by Nina Hood & Marek Tesar
What does it mean to be patriotic? How are notions of patriotism (re)presented and performed in curriculum materials? In attempting to answer these questions, we contend that it is necessary to move beyond the word patriotic as an isolated concept to explore it in relation to specific temporal, geographic, political, economic, and institutional contexts. Patriotism, or to be patriotic, is conceptualized and means something quite different—and manifests differently—in different eras and in different countries.
We utilize curriculum materials and documents as a lens through which to explore different conceptions and manifestations of patriotism as they pertain to the education of children in two very different national and historical contexts: communist central European Czechoslovakia of the 1970s and 1980s and contemporary New Zealand in the deep South Pacific. Patriotism in education in Czechoslovakia of the 1970s and 1980s took the form of positioning oneself loyal to one block (communist or non-communist) or another (enemy vs. non-enemy). In contrast, this form of nationalistic patriotism is largely absent from contemporary New Zealand education where, at least as it is conceptualized in educational policy, there is, as Roberts (2009) suggests, a “new patriotism” focused on success in the global economy. This new patriotism of contemporary New Zealand is more global and neoliberal in nature and stands in distinct contrast to the first-world, second-world structure of the patriotism visible in communist Czechoslovakia.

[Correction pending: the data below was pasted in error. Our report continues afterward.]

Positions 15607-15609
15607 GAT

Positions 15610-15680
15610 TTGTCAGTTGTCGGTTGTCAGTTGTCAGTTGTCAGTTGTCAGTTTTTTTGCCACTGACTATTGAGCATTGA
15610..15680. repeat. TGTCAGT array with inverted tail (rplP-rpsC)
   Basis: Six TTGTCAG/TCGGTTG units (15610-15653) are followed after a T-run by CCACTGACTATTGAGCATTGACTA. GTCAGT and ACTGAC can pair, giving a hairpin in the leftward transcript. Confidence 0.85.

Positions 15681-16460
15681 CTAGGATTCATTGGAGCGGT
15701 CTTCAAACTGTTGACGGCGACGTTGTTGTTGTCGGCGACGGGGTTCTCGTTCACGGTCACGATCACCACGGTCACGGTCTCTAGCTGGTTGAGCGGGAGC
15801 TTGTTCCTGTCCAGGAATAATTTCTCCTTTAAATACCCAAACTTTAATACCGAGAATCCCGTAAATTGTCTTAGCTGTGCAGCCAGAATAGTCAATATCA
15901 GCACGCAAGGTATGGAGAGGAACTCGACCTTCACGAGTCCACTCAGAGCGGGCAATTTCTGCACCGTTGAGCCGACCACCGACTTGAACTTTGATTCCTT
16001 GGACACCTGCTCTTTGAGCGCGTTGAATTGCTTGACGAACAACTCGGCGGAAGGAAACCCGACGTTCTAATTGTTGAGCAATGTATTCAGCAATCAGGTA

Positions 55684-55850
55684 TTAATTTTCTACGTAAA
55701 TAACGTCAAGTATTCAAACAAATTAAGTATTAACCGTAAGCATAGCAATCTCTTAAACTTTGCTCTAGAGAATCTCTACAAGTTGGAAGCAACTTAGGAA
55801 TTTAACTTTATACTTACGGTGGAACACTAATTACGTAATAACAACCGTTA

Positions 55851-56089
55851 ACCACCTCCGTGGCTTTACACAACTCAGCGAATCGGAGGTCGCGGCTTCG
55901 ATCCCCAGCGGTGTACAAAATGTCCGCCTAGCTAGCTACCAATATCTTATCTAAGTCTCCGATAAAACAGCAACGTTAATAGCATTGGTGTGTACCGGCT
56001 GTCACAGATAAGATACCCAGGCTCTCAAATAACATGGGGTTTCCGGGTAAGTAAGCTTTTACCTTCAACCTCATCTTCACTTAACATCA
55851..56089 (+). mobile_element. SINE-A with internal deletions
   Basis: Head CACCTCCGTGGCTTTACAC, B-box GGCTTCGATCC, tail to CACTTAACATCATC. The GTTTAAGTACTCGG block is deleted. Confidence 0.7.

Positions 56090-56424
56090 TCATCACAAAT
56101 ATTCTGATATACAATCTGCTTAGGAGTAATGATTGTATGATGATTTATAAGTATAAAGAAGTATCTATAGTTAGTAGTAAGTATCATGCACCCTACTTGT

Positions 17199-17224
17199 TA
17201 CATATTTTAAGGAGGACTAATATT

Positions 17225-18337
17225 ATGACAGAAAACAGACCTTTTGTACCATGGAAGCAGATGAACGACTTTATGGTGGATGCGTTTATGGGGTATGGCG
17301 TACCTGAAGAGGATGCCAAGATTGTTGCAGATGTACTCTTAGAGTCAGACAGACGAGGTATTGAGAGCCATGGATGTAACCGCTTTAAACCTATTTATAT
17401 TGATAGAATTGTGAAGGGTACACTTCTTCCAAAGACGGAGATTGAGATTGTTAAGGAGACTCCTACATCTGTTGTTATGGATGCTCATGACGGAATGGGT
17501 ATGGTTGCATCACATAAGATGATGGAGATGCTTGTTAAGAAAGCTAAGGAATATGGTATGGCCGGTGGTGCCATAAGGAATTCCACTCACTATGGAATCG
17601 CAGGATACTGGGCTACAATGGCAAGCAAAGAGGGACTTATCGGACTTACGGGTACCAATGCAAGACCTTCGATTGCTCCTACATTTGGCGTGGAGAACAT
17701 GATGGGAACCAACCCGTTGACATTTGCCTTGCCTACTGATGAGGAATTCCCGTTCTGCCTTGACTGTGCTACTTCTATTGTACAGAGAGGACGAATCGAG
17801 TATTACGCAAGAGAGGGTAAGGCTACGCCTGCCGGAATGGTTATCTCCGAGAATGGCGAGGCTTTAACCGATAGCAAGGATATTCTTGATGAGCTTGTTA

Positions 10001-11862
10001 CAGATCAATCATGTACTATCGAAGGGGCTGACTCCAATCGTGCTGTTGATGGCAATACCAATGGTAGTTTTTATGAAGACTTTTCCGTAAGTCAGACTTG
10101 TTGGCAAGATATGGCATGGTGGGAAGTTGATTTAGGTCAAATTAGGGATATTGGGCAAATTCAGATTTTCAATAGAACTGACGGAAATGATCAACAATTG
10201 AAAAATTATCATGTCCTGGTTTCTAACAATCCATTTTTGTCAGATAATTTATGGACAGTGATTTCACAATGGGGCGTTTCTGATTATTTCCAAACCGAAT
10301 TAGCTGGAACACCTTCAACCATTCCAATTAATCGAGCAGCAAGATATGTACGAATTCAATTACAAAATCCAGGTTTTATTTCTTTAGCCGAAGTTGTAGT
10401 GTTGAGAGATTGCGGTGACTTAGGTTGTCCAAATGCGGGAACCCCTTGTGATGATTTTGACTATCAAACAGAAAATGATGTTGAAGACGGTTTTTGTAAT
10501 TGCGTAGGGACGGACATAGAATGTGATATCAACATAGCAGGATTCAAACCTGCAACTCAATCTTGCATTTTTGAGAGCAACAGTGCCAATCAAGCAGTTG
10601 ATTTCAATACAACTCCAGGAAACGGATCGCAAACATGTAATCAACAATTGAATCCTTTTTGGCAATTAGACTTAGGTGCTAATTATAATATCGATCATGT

Read the Full Essay